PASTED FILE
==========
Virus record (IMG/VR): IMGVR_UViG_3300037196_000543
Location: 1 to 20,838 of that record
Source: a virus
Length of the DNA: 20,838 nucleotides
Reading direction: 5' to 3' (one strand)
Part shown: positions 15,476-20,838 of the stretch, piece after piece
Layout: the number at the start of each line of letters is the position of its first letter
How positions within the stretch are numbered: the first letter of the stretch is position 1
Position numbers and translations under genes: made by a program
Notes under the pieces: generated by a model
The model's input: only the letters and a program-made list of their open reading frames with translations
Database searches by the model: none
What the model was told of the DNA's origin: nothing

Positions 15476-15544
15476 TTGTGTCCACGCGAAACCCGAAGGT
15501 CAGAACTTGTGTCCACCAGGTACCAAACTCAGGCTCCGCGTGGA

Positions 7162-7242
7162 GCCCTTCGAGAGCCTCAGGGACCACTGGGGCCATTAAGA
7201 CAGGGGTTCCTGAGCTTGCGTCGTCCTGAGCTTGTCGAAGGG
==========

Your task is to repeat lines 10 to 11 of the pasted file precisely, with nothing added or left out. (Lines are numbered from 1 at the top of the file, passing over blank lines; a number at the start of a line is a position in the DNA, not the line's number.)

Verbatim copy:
Notes under the pieces: generated by a model
The model's input: only the letters and a program-made list of their open reading frames with translations